6. Bobbie Jay says:

      Republican plan is reasonable, rational, practical and efficient.

      NO PART OF ABORTION APPLIED. Pregnancy, for the most part, is a result of a personal act and should be expensed by these persons.

      Democrats belittle the people, have no faith in people to have the dignity to take on their responsibility of their own human existence for themselves and families.


    7. Randy McLendon, Engl says:

      Thanks. Helpful synopsis.

    8. Perspective, Palo Al says:

      30 years working in Health Care and 18 years as a consumer with disabled kids….

      And you have hit the problems on the head, with solutions that will work to help fix the problems.

      A little late, given all the power the RNC squandered while in full control of all branches, but better than never.

      A little concerned about the pre-existing coverage…I like the concept of giving it back to the States to be smart about it, but I hope that nobody goes the route of rewarding NOT having insurance until you have a problem, then giving you cheap insurance once you have a problem..this would encourage people to not insure themselves until they have a problem.

      Lastly…is there a way to build in an incentive for people to buy their own health insurance? I recall when California required showing liability insurance in order to renew our Driver's license and how the numbers of insured suddenly soared, and competition got fierce with lower rates here.

      What about linking proof of health insurance coverage to a privilege like obtaining a driver's license or getting a welfare check? This would mean that the 10 million or so who are already eligible, but just haven't signed up, for Medicaid etc would have to sign up. That would lower by about 10 million that famous "uninsured" number. It would also mean all those 20-somethings who want to drive their cars that they can afford would have to spend the $100/month for health insurance that they don't think they need in order to drive.

      Just like the number magically dropping from 47 million uninsured to 30 million uninsured once the Dems figured out that 17 million of that number were not citizens, the number would magically drop to 10-12 million once all the folks who can actually afford insurance are incentivized to buy it, and all the folks who are already eligible for govt programs are incentivized to register BEFORE they land in the hospital.

      Thank you..keep up the work. Keep shouting from the rooftops.

      And next time you are in power, don't lose your conservative-libertarian ways.

    9. Pingback: Health Care Reform: The House Republican Alternative « Conservative Thoughts and Profundity

    10. Leon, Durango, CO says:

      Break my heart again! The Mad Demolition Plutocrats have proved how Influenced they are. They would love to go along with the Communist rewrite of American Law. But folks, this is criminal. The style of government contemplated in Nancy's Bill is Constitutionally unlawful. So Demo-crats seriously want totalitarian government, they proved it by refusing the Republican Alternative.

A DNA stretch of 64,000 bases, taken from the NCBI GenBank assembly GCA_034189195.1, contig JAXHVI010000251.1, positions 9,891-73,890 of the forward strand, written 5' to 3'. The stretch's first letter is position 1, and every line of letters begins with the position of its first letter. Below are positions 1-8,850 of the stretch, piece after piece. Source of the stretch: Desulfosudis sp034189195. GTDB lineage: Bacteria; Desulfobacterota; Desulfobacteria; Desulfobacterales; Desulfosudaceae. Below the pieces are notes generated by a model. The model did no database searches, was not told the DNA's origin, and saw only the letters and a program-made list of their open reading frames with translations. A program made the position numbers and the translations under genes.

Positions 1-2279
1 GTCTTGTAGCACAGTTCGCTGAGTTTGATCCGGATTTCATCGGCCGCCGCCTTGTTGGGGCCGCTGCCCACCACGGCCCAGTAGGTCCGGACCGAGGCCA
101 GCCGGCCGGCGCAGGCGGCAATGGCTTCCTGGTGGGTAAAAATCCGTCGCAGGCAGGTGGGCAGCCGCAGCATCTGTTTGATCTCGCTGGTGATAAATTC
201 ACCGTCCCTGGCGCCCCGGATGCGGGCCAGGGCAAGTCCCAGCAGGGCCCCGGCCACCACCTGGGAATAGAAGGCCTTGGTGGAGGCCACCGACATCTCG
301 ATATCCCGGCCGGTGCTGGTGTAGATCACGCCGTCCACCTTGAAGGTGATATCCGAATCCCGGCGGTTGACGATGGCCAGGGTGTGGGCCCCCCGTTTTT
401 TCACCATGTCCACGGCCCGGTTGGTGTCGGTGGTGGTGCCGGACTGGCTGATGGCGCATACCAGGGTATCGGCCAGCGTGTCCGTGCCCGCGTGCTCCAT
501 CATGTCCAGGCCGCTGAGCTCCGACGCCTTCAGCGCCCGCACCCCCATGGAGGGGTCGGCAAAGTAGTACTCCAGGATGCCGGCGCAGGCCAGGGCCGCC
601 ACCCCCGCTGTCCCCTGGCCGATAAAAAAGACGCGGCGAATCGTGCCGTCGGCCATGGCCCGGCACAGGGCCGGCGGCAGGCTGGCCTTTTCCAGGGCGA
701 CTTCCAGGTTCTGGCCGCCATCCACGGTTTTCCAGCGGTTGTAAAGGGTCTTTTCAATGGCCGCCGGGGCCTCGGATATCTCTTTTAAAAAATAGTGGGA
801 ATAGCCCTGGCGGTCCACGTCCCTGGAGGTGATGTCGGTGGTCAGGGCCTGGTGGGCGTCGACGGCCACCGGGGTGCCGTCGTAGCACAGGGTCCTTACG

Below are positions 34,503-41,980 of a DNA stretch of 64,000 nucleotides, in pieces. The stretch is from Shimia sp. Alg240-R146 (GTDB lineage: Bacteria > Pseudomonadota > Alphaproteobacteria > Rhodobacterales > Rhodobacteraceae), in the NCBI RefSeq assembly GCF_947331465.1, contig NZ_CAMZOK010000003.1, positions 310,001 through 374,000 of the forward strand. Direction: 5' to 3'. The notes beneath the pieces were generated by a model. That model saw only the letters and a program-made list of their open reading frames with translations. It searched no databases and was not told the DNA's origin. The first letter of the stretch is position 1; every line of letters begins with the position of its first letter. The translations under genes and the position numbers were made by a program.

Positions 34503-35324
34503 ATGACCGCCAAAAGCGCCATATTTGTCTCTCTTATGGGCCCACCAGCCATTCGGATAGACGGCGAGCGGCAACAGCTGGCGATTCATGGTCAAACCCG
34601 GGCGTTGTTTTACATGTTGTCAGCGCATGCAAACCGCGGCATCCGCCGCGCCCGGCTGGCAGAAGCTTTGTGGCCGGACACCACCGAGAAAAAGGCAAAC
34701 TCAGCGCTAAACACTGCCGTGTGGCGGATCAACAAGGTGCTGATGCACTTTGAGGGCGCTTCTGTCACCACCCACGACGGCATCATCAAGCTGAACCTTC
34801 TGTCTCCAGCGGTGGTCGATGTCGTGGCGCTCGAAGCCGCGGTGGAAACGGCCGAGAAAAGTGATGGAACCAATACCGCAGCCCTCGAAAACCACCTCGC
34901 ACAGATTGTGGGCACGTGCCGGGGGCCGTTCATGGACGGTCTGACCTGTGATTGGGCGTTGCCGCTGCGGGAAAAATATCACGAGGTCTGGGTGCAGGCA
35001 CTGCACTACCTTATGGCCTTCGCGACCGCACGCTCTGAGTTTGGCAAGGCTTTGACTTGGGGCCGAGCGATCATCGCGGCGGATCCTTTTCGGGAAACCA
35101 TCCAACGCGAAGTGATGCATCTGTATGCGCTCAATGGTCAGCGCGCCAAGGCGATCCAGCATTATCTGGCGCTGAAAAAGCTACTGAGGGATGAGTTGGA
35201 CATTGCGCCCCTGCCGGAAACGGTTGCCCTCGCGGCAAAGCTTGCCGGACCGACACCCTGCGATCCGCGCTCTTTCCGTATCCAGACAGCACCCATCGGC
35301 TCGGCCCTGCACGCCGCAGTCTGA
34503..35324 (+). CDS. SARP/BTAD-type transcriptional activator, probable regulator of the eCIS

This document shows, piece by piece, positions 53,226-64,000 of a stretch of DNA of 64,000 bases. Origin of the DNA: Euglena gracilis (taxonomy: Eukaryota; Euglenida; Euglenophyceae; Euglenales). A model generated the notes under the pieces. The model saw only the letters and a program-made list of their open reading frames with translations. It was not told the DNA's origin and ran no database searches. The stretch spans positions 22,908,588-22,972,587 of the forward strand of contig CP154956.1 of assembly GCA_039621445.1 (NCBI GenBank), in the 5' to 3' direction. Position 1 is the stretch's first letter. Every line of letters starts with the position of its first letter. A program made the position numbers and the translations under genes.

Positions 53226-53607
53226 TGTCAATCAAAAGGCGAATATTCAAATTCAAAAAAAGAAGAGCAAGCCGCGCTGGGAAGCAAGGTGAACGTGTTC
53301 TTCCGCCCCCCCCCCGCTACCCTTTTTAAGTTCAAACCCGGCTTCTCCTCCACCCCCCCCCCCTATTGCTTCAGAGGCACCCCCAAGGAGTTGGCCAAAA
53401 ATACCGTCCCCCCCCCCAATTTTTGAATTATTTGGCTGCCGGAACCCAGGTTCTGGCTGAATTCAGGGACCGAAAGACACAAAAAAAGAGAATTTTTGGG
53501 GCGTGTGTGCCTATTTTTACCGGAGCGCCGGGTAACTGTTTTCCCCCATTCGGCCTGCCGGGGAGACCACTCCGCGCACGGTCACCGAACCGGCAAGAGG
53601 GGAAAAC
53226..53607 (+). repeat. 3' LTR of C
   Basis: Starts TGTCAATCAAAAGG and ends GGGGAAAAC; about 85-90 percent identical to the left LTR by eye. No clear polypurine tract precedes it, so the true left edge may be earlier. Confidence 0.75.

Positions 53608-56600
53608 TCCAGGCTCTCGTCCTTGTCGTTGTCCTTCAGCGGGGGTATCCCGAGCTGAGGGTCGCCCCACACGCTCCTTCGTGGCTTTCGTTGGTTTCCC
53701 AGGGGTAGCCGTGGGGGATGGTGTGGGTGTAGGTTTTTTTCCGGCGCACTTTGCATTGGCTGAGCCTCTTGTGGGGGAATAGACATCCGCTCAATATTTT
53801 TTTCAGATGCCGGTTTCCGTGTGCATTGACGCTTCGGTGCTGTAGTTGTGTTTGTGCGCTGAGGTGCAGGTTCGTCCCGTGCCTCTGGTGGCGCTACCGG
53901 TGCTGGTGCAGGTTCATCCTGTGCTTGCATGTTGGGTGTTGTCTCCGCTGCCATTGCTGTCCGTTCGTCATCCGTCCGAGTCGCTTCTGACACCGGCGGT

I think these Law makers are actually Infiltraitors serving foreign interests like Obama.

      Just for fun I dashed off Articles for Obama’s Impeachment, appropriate to release it here as House 111 wrecks American Health Care by essentially a Communist take over of Cold War proportions. Come on Ann Coulter, flesh it out.

      ARTICLE 1 : Acts of Treason, against the Constitution, False Swearing a Senate Oath, and Conspiracy to serve a Foreign Interest in Congress.

      ARTICLE 2 : Acts of Treason, against the Constitution, Fixing Elections, Buying Elections, Creating Organizations for the purpose of Election Fraud (ACORN), Fixing Elections by Intimidation, unlawful attacks on opponents of election, fixing the electoral process while infiltrating the United States Government in the Interest of Foreign Powers.

      ARTICLE 3 : Abuse Of Power, against the Constitution, the establishment of Foreign Interest mandated but unlawful and not republican and representative government styles: of Communism, Socialism, Humanism (Czars), in abrogation of lawful Constitutional mandated government. Creating abusive and Unconstitutional Laws, crafting criminality into Law.

      ARTICLE 4 : Conspiracy, against the Constitution and the People of the United States, unlawful infiltration, cause of unlawful Communism to arise, Nationalization of means, unlawful Socialism and totalitarian government, and fulfill the Plans Of A Foreign Interest.

      ARTICLE 5 : Conspiracy, Racketeering, Influence and corruption, unlawful payments, unlawful favors, vote buying; Conspiracy to change America by intimidation, coercion, usurping, re-writing Laws, Texts, Curriculum, against the Constitution in conspiracy and collusion with Foreign Interests, Long Standing Enmity against the Constitution. False Oath Taking.

      ARTICLE 6 : Treason, infiltrating and operating in public office, including President, against the Constitution, against the Interest of the People and in the Interest Of Foreign Powers of long standing enmity.